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Case Reports in Genetics
Volume 2014, Article ID 413743, 4 pages
http://dx.doi.org/10.1155/2014/413743
Case Report

Warfarin Dosing in a Patient with CYP2C9*3*3 and VKORC1-1639 AA Genotypes

1Bernard J. Dunn School of Pharmacy, Shenandoah University, Winchester, VA 22601, USA
2PinnacleHealth, Harrisburg, PA 17109, USA

Received 31 October 2013; Accepted 19 November 2013; Published 22 January 2014

Academic Editors: F.-C. Hsu, B. Melegh, L. Parnell, and P. Saccucci

Copyright © 2014 Mark Johnson et al. This is an open access article distributed under the Creative Commons Attribution License, which permits unrestricted use, distribution, and reproduction in any medium, provided the original work is properly cited.

Abstract

Genetic factors most correlated with warfarin dose requirements are variations in the genes encoding the enzymes cytochrome P450 2C9 (CYP2C9) and vitamin K epoxide reductase (VKOR). Patients receiving warfarin who possess one or more genetic variations in CYP2C9 and VKORC1 are at increased risk of adverse drug events and require significant dose reductions to achieve a therapeutic international normalized ratio (INR). A 74-year-old white female with atrial fibrillation was initiated on a warfarin dose of 2 mg PO daily, which resulted in multiple elevated INR measurements and three clinically significant hemorrhagic events and four vitamin K antidote treatments over a period of less than two weeks. Genetic analysis later revealed that she had the homozygous variant genotypes of CYP2C9*3*3 and VKORC1-1639 AA. Warfarin dosing was subsequently restarted and stabilized at 0.5 mg PO daily with therapeutic INRs. This is the first case report of a white female with these genotypes stabilized on warfarin, and it highlights the value of pharmacogenetic testing prior to the initiation of warfarin therapy to maximize efficacy and minimize the risk of adverse drug events.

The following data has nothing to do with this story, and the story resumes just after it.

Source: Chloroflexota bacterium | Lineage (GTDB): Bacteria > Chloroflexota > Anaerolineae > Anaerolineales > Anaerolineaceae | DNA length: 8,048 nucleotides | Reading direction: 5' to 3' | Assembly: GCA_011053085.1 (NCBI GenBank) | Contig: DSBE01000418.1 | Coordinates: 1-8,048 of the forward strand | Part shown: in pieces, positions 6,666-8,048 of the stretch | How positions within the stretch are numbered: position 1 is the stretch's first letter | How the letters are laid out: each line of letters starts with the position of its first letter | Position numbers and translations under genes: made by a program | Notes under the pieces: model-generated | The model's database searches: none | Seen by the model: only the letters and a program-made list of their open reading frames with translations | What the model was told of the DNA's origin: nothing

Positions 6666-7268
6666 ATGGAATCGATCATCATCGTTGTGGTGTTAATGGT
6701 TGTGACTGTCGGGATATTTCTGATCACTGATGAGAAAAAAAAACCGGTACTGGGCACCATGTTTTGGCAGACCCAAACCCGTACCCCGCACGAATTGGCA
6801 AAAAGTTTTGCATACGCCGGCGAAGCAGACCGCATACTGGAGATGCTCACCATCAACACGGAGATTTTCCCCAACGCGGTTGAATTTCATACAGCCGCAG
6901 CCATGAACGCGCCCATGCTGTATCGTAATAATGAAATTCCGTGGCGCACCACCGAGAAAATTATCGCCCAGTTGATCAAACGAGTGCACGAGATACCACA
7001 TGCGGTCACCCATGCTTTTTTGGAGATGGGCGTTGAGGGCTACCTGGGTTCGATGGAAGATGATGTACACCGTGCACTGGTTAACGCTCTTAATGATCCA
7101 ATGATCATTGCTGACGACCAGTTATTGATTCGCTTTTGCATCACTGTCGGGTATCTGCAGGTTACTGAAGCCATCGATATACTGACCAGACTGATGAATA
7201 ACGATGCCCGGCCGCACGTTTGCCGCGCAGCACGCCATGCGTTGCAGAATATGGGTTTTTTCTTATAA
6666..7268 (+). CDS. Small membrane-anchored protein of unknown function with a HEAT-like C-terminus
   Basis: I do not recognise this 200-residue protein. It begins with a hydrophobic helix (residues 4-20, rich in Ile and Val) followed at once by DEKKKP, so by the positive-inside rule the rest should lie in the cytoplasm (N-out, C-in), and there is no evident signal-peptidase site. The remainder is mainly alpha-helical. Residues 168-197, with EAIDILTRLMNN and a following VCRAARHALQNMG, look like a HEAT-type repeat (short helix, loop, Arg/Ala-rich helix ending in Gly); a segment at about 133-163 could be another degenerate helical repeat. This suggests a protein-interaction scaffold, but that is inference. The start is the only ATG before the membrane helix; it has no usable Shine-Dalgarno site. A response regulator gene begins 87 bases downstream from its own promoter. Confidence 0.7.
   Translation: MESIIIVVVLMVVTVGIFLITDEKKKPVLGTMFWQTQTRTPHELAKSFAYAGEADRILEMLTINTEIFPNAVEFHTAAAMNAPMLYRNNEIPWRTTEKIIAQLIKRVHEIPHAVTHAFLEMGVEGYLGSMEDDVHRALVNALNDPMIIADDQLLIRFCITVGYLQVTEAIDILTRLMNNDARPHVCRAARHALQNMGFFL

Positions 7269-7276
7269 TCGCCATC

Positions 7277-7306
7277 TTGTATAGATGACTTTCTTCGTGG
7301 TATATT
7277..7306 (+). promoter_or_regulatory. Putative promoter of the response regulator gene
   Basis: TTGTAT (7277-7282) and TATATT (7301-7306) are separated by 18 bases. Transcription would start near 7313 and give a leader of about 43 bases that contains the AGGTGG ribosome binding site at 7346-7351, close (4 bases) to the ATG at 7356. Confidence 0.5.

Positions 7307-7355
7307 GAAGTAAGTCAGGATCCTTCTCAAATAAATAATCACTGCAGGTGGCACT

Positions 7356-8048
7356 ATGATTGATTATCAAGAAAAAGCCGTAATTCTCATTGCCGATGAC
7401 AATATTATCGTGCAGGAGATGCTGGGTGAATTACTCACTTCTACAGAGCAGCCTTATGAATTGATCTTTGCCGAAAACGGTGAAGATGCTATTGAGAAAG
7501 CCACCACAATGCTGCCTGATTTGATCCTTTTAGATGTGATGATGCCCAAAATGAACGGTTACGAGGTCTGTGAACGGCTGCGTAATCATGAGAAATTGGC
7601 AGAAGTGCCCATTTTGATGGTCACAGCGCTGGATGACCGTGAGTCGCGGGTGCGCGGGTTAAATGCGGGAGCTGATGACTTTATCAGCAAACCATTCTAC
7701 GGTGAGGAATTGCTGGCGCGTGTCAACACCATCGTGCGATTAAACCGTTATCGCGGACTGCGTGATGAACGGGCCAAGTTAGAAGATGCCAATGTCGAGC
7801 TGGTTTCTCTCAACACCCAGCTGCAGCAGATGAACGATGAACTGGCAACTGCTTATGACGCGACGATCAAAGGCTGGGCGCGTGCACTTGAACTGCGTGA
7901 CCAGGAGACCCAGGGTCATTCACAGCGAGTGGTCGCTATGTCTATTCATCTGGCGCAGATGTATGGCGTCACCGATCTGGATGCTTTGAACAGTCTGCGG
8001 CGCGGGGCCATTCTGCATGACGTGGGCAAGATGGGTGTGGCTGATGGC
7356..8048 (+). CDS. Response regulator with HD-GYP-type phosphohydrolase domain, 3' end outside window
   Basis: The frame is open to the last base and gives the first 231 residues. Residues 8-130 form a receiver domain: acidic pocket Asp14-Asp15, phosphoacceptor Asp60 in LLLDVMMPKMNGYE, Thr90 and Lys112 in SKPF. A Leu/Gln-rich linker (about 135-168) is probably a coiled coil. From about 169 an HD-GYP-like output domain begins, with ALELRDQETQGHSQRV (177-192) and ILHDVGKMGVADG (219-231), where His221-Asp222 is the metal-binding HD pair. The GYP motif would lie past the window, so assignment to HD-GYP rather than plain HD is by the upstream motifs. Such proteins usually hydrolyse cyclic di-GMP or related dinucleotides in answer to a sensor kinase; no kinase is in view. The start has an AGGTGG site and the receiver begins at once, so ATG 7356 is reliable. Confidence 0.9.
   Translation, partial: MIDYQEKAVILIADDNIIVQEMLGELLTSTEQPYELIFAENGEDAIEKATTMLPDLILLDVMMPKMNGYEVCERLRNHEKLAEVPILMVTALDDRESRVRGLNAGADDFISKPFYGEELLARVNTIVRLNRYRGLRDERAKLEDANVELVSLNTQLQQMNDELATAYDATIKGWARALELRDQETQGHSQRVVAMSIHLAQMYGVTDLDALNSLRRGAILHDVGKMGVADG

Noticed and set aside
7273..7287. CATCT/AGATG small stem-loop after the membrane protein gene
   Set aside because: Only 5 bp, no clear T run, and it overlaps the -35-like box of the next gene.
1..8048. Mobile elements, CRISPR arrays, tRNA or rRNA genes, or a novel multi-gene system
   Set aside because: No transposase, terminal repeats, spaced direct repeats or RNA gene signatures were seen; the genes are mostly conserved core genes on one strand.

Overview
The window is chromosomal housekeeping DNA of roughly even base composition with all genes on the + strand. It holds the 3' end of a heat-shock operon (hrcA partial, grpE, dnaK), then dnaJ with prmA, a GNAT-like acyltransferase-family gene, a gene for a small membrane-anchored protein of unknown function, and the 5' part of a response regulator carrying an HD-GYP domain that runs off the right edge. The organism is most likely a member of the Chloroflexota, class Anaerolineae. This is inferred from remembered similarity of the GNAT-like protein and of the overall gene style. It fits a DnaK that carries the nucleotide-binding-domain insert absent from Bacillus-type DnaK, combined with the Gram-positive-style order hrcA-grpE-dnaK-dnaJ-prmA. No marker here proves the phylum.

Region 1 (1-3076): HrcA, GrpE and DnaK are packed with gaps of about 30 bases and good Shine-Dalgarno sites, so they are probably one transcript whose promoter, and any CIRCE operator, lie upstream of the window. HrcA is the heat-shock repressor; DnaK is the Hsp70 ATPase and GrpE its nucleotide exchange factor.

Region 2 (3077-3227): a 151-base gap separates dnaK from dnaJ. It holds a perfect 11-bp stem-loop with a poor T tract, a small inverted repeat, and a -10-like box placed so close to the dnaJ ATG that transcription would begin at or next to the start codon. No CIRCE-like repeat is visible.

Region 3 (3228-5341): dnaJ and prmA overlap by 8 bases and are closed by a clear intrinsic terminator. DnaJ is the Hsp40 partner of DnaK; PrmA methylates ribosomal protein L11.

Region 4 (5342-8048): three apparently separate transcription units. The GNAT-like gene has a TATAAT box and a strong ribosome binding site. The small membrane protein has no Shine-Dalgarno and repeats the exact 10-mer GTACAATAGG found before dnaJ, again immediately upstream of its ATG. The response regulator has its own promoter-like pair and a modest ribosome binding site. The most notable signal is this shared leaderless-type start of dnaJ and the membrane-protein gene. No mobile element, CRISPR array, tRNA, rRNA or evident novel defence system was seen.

1. Introduction